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91.450 Lab 1: Intro to Handy Board and Handy Bug

Out: Mon Sep 12
Due: Fri Sep 16

In class, we learned about the Handy Board—its parts, where to plug in components, and how to program it. This week, you will build a robot base to carry the Handy Board.

Part 1: The HandyBug

We will be using the Handy Bug 9719 described in Section 2.2.2 of Robotic Explorations (pages 50 – 71). Your assignment is to build the HandyBug robot. You may also design your own robot to carry the Handy Board.

Please note the following corrections for the HandyBug:

  • p. 54, halfway down: 4 2x4 bricks listed (correctly) with incorrect picture (1x2 Technic beam). You need the 4 2x4 bricks, not the 1x2 Technic beam.

  • p. 56, last item: 2 black rubber bands are listed. These are too small. Use 2 yellow rubber bands instead.

Various LEGO components are available. Please observe the following community standards for LEGO use:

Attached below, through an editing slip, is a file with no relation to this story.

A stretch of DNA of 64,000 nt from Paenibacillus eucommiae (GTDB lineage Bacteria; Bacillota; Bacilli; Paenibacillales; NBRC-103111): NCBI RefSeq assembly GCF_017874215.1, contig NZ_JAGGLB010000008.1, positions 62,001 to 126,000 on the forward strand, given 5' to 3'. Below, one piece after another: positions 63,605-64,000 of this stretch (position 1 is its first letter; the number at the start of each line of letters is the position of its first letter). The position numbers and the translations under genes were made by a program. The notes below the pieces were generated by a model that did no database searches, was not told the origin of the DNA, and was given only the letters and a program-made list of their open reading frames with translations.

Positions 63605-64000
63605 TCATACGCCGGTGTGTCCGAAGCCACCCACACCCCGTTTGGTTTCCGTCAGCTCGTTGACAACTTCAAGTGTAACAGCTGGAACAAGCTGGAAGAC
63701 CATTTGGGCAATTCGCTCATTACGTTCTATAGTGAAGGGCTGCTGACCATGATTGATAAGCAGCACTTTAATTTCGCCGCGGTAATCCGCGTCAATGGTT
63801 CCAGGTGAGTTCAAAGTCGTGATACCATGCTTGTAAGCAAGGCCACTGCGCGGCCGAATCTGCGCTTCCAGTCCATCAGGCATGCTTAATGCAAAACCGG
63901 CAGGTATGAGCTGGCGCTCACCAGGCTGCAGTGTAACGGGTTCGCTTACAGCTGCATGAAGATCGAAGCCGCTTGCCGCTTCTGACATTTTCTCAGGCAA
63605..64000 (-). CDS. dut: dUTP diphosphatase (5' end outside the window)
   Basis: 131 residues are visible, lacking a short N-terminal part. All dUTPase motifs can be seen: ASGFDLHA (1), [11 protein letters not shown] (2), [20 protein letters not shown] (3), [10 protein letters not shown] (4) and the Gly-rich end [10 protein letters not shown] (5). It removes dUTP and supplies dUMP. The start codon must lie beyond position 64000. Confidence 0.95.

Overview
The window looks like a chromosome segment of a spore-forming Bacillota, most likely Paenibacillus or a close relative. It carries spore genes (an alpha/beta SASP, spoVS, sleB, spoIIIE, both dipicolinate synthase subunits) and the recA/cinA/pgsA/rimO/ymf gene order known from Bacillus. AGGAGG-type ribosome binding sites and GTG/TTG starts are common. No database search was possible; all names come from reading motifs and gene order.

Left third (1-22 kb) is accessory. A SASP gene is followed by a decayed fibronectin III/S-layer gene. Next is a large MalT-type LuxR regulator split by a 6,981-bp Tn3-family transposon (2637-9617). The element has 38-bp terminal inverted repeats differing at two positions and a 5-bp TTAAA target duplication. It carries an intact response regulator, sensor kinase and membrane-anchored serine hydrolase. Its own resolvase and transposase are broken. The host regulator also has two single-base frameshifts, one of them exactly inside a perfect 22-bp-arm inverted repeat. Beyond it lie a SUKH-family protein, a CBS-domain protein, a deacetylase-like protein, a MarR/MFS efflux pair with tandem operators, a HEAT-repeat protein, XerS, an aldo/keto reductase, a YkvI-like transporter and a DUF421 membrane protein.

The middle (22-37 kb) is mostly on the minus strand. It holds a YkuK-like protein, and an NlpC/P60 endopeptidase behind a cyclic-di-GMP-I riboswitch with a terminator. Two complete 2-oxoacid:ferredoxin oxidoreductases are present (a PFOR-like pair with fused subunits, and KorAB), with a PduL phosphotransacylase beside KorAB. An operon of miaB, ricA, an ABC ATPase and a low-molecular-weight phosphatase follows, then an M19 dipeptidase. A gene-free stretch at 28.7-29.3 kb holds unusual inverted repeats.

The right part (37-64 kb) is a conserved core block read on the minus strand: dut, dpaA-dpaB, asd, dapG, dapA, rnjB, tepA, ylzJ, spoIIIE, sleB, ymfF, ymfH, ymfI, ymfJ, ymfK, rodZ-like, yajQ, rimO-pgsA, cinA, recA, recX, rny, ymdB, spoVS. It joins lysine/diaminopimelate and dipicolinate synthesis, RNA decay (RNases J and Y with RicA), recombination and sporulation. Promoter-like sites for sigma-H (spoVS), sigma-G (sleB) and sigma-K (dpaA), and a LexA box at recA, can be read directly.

• Please take what you only need so that the main bins don’t get unnecessarily depleted.

  • If you’re building the HandyBug from the book’s plans, plastic organizer trays are available.

  • Let me know by writing on the white board if we need a particular part or parts; we have some funds for ordering stuff.

Please have a working HandyBug or your own equivalent ready for next Monday’s lab. In the lab, we will be programming the robot, so it’s important that your robot is ready to go.

Part 2: Programming Problems

Turn it written solutions for each of the following problems. Provide a printout of the working code, and a few sentences in description. Also, answer any questions alongside the problem.

  1. Write a program to control the speed of a motor using a light sensor. When the light sensor gets more light, does its reading get larger or smaller?

  2. Write a program to make a motor reverse its direction each time you press the switch of a touch sensor. Each time you press and release the switch (touch sensor), the motor should change to spin in the opposite direction.

  3. Devise an experiment to measure the speed of the Handy Board's Interactive C interpreter for integer operations. For example, how long does it take to count to 1000? Express your result in operations per second.


4 points for having a working robot, 1 point for each of the programming problems.

Last modified: Monday, 12-Sep-2005 14:53:08 EDT by fred_martin@uml.edu